Blow's surviving compositions are substantial, including a very large number of anthems and odes. There are also many secular songs, as well as cathedral music and organ music, and a single dramatic work, Venus and Adonis (composed for the court and not for a commercial theatre). Blow himself regarded his sacred music as his most important work, and posterity has endorsed this view. His more than 110 anthems are the pinnacle of his work, encompassing all manner of styles and forms. This is his glorious anthem setting the psalm, I was glad when they said unto me. [listen]


Henry Purcell, born in 1659 (the year before the Restoration), was ten years younger than John Blow. Like Locke, Blow was an important figure in Purcell's life as he developed his precocious talents. It's sometimes forgotten, though, that Purcell's younger brother Daniel was also a talented and sought-after composer. Born around 1664, Daniel Purcell was also a chorister in the Chapel Royal but his initial career as an adult was based in Oxford where he was organist at Magdalen College. When Henry died in 1695, Daniel moved back to London and became immersed in London's theatre scene. His first such work was the composition of the final act of Henry's The Indian Queen, which was unfinished when his famous brother died. After this he contributed to some 40 musical plays and "semi-operas" over more than a decade.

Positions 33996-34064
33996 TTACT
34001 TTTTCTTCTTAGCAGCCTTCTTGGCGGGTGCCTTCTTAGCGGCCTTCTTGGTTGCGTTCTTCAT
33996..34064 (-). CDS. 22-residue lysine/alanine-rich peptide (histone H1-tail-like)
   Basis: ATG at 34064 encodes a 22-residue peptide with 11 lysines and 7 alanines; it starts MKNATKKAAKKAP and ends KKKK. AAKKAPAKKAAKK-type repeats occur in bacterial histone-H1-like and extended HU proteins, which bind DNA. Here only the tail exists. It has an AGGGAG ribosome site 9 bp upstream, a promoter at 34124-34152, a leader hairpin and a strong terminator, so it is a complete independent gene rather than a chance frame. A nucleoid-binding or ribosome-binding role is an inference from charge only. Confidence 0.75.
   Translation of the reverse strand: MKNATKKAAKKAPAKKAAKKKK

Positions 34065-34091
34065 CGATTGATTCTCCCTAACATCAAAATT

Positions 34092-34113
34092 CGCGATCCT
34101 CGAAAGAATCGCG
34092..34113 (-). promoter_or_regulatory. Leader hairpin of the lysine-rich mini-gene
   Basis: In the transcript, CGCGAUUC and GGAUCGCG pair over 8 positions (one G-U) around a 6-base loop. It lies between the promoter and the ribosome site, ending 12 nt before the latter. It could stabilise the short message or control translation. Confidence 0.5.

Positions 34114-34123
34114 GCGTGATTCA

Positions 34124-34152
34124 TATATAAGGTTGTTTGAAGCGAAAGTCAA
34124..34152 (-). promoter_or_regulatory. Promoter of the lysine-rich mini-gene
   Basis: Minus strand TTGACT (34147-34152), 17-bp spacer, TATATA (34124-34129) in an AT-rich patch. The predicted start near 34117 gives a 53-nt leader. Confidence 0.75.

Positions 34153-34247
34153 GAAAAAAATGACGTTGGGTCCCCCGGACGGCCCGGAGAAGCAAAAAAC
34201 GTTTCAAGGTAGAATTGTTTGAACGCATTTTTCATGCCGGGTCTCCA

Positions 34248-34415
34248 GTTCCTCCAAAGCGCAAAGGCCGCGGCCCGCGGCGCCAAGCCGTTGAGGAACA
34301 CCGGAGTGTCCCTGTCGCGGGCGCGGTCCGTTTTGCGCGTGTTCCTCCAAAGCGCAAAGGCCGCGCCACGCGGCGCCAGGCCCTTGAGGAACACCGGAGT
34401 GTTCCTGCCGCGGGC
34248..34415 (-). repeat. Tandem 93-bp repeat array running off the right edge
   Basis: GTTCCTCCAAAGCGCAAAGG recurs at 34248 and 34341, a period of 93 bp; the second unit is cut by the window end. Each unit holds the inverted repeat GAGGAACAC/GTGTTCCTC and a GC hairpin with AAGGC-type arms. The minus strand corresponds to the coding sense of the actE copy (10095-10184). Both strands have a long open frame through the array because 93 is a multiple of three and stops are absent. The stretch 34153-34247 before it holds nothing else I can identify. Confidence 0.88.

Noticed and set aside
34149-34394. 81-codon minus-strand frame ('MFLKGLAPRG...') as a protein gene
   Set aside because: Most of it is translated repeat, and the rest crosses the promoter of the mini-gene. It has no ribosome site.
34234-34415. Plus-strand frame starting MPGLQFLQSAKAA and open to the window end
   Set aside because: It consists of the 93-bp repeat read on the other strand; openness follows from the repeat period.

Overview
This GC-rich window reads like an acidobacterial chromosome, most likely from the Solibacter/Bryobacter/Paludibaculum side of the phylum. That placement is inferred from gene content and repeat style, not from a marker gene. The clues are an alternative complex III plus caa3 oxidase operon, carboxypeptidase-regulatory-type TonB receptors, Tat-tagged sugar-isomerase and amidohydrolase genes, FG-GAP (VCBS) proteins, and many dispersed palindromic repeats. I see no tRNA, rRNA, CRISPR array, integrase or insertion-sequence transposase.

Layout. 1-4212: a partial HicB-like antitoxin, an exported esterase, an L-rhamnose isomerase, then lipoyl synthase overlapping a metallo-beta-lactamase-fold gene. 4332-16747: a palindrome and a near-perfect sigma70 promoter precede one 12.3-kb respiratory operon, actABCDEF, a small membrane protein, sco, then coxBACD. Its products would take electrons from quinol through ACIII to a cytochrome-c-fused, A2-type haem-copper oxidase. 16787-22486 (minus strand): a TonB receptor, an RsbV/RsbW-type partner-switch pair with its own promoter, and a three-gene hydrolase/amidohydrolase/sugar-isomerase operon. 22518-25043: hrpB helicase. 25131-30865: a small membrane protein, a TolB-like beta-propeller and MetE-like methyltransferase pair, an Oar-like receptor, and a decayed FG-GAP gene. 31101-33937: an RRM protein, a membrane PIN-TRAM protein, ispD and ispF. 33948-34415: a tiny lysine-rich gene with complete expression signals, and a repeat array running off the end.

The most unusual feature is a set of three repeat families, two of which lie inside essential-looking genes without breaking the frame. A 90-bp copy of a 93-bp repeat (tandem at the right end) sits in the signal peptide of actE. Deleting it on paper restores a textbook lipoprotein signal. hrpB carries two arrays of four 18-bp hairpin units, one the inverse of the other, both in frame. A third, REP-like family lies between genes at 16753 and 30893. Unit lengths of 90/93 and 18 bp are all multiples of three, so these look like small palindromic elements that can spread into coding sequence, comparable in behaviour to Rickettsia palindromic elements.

Daniel Purcell (c. 1705)

In later life he returned to being an organist in several London churches, and he died in 1717 at the age of about 53. This violin sonata shows that Daniel Purcell was aware of recent developments in instrumental music in Italy. [listen]


By the time Daniel Purcell died, a new, imported craze had taken hold in London's theatre world which was seriously encroaching upon the home-grown tradition of semi-operas, masques and the like: Italian opera. Composers (and singers) from the Continent started to make London home and the most famous of these of course was Handel, who arrived in there in 1710. But Handel wasn't the only one and he was by no means the first.